Buy my book! Buy my book! Buy my book!
That’s what you’re doing on Facebook, Twitter, and anywhere else they’ll let you, isn’t it? Sure. It’s what they tell you to do. Write your book during NaNoWriMo in November, edit it in December, publish it in January. Then comes the blog tour, the book signing at the library, the review circle at Goodreads, and then you hammer your followers on social media with book trailers, retweets of 5-star reviews, and anything else you can think of that puts your book in everyone’s face. Again. And again. And again.
Um, you might want to rethink this strategy, for a couple of reasons. First of all, why are you marketing your book to other writers? There are probably few readers in your social networks. Readers generally avoid indie writers for the obvious reason: indies are annoying. They’re always in your face with the Buy my book! Buy my book! Buy my book! (უ‸ლ)
The proper way to promote is by building your reader tribe with an email list. You do that by giving the reader something in exchange for their email address. For fiction writers, that usually means an exclusive prequel or sequel to your most popular book, but you can offer whatever you please. While Amazon forbids asking readers for email addresses in your books, there’s no reason you can’t link to your website, where you can ask them.
You do have an author website, don’t you? Or at least a blog? Your readers need a central location to find out more about you and your work. As I understand it, Mail Chimp has a free version that helps you collect email addresses. I just use a simple textbox form myself, but you might want to make your site look more fancy and professional.
But never mind that now. We were talking about why you shouldn’t hammer people with your book. What happens if that book starts selling and you become famous? You’re going to have a devil of a time hiding it from the world later. And you’re probably going to want to.
You’ve written four or five books. Wasn’t it Stephen King who said your first million words are crap? Well, someone did. A million words is about a dozen books, so you need to keep writing. The more books you have, the more visible you become on Amazon because of their algorithms. And the more you write, the better you become.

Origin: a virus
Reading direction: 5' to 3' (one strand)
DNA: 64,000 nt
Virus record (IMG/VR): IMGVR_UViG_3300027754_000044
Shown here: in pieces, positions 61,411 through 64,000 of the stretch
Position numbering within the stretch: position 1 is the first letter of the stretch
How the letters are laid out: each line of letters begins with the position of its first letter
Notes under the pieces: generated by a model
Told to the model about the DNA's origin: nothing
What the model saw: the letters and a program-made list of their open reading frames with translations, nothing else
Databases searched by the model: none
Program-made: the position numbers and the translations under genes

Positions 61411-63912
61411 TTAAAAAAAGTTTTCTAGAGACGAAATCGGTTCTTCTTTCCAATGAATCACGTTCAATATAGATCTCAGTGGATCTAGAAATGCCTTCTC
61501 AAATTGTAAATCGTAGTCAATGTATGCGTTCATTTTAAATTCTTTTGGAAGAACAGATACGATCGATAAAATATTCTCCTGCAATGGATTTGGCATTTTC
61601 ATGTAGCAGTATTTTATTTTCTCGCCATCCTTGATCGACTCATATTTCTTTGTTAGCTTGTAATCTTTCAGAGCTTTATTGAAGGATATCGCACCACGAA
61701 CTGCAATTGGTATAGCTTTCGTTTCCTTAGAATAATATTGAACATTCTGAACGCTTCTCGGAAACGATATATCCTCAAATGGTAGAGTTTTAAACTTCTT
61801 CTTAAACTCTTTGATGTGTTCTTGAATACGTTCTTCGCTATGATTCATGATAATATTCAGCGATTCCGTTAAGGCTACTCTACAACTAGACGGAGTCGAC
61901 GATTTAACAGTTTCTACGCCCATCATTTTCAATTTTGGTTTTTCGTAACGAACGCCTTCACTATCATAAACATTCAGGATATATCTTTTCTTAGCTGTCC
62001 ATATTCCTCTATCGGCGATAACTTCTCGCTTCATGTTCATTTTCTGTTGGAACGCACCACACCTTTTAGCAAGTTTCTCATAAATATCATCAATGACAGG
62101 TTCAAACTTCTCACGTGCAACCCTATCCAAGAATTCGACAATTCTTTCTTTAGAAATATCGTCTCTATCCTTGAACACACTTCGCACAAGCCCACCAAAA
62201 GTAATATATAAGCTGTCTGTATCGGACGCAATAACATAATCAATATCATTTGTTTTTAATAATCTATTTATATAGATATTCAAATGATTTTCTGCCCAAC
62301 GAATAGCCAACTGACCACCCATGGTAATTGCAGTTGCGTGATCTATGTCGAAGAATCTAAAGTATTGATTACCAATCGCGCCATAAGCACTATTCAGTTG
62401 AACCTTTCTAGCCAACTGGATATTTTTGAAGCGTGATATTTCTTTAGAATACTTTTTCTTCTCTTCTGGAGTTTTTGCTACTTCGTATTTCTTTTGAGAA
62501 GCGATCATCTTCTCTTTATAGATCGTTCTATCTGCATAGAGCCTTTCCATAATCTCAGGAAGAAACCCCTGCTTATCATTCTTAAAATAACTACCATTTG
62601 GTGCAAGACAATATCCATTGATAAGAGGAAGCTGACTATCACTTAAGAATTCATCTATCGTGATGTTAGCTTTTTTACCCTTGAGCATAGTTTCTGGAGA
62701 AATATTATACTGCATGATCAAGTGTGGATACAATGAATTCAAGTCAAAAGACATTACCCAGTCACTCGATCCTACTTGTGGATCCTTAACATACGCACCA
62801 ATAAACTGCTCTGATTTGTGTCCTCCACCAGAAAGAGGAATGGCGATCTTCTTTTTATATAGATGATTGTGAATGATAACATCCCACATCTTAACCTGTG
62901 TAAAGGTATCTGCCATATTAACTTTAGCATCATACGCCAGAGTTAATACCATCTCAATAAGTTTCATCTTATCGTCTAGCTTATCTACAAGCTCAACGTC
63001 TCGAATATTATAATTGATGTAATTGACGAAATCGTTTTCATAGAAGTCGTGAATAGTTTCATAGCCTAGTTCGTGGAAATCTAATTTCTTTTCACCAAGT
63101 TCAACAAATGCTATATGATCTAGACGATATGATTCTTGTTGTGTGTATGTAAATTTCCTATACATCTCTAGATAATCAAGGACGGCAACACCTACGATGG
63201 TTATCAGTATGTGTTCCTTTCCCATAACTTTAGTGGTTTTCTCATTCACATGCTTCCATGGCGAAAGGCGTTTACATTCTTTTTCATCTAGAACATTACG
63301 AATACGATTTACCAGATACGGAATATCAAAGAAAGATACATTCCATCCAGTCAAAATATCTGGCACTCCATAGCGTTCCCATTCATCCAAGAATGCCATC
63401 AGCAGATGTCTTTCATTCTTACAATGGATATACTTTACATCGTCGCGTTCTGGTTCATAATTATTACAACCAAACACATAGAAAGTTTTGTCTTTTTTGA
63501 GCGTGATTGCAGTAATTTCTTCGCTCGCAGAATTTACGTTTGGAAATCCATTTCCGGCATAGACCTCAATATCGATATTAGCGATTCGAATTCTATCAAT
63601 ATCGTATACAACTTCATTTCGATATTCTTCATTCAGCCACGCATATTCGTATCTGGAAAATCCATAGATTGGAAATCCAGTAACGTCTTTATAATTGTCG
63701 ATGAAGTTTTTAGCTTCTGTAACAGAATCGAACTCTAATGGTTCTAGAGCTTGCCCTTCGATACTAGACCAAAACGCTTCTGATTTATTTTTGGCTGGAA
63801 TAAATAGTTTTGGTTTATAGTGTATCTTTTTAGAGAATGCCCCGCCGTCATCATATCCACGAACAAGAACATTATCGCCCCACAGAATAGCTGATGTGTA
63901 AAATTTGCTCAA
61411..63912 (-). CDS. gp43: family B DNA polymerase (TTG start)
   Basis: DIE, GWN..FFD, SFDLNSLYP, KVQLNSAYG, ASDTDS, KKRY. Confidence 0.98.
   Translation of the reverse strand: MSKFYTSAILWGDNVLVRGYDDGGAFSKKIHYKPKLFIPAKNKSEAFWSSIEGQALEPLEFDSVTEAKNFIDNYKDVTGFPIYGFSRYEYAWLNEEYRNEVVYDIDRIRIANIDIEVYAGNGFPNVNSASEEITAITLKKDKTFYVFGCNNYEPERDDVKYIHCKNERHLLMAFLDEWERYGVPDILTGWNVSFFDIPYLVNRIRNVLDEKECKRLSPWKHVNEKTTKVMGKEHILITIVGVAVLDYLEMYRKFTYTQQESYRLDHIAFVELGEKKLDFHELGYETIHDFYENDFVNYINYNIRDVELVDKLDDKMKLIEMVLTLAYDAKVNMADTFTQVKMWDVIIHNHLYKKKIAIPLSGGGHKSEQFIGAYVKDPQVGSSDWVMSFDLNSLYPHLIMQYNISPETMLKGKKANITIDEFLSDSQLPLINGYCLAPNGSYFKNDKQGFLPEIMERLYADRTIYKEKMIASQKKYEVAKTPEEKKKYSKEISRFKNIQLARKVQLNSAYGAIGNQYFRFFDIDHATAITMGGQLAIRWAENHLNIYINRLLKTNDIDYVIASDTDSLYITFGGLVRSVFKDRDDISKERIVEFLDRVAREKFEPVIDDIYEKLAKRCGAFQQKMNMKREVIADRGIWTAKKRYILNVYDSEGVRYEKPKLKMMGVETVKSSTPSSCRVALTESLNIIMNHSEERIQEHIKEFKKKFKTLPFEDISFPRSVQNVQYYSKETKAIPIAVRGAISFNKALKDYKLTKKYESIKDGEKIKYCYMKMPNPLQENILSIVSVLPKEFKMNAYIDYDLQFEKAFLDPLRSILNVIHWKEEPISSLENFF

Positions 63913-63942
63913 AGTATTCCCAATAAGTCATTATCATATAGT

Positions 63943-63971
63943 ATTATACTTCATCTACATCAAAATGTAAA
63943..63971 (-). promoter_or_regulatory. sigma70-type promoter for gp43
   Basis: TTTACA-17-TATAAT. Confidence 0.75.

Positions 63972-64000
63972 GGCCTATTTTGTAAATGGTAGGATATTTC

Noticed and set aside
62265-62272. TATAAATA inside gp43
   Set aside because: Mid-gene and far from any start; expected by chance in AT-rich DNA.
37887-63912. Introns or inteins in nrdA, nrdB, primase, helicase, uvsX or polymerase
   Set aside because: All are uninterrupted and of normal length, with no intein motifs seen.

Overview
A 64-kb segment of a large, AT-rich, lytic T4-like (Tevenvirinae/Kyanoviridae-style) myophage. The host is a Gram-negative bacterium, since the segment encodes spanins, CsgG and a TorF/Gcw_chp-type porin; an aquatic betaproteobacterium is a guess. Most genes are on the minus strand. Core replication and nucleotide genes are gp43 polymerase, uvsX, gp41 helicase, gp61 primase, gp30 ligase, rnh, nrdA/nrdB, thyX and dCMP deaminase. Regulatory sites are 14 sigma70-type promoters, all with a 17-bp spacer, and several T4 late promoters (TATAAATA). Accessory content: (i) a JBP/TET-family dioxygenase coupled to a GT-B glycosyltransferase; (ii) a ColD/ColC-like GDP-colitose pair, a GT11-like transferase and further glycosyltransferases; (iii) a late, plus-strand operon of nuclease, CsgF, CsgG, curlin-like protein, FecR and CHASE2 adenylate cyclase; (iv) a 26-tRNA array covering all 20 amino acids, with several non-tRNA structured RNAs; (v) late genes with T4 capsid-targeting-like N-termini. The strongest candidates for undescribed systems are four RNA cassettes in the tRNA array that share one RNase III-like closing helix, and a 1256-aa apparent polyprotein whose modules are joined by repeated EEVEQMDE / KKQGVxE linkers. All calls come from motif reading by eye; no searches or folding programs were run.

Which is why you shouldn’t be so eager to put your early works on everyone’s bookshelves, especially if you’ve published paperbacks or hardcovers. Paperbacks have a surprising lifespan, and someday you’re going to be embarrassed by your early works. The books you’re so proud of today will be tomorrow’s juvenilia.
Nobel prize contender Haruki Murakami considers his early works “immature” and “flimsy” and regrets that they’ve been translated into English. If he’s ashamed of his early work, then my gawd, what does that mean for the rest of us? (♯ᴖ.ლ)
One of the good things about being an unnoticed author is that you can tweak your books, upload improved versions and no one will ever know. Then in ten years when you become an overnight success, the readers will think you were an unappreciated genius all along, and they’ll slap their heads that they didn’t discover you sooner. Now isn’t that better than dreading that upcoming interview with Oprah because she might ask you about those embarrassing first few books in your oeuvre? ¯\_(ﭢ)_/¯
OMP Admin Note: Akje Majdanek is a writer and OMP Network member. Akje is a guest blogger for the One Million Project website whose creativity is evidenced in her work. Akje’s books–Der Reiter and Adeline–are available on Amazon at http://www.amazon.com/Akje_Majdanek/e/B00UZSTW74
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